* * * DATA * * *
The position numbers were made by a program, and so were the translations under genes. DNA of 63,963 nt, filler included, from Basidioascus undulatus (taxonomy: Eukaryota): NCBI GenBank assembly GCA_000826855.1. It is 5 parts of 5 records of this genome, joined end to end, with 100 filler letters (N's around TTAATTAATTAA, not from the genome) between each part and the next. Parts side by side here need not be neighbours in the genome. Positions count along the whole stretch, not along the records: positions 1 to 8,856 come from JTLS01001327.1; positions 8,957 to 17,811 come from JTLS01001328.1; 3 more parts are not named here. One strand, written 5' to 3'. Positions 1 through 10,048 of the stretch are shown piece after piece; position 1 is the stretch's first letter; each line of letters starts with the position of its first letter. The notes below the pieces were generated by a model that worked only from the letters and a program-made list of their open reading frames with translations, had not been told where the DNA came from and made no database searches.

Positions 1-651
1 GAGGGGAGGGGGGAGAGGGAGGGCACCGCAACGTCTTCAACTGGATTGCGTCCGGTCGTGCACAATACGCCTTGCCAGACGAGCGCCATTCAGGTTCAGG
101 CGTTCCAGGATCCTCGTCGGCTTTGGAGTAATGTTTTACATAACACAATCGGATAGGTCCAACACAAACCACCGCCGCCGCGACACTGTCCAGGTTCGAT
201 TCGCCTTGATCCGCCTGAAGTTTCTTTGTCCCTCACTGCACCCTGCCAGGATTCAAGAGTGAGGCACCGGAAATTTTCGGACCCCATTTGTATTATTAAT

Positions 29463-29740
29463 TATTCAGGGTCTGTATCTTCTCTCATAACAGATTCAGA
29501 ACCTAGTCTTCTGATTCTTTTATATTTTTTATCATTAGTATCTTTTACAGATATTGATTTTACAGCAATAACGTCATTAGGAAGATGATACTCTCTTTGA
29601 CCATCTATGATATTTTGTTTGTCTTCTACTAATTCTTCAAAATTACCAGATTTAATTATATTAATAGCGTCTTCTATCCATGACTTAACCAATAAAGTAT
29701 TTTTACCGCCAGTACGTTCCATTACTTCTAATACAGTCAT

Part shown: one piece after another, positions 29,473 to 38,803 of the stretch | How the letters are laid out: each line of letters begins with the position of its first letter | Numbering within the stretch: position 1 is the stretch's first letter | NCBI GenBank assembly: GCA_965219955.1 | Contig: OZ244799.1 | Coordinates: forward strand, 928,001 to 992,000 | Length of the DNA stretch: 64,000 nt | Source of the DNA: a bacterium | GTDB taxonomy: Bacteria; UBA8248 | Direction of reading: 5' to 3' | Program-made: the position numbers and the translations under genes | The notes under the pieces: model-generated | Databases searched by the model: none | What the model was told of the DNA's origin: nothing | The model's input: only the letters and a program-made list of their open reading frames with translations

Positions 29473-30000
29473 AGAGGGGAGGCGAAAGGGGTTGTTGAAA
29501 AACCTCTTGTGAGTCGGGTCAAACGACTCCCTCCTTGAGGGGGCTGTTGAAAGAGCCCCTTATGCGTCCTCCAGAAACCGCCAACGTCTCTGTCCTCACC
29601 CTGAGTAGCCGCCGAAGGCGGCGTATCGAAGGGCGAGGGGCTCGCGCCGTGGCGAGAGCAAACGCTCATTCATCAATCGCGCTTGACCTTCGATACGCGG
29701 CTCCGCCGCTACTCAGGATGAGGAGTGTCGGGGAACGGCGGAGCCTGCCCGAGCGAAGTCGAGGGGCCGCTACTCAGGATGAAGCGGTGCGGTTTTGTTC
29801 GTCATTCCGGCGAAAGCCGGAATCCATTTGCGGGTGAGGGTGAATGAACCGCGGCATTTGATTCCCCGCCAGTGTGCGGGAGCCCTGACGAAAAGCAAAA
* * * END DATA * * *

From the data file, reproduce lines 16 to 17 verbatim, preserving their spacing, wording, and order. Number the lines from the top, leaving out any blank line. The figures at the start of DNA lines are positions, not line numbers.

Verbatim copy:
29701 CTCCGCCGCTACTCAGGATGAGGAGTGTCGGGGAACGGCGGAGCCTGCCCGAGCGAAGTCGAGGGGCCGCTACTCAGGATGAAGCGGTGCGGTTTTGTTC
29801 GTCATTCCGGCGAAAGCCGGAATCCATTTGCGGGTGAGGGTGAATGAACCGCGGCATTTGATTCCCCGCCAGTGTGCGGGAGCCCTGACGAAAAGCAAAA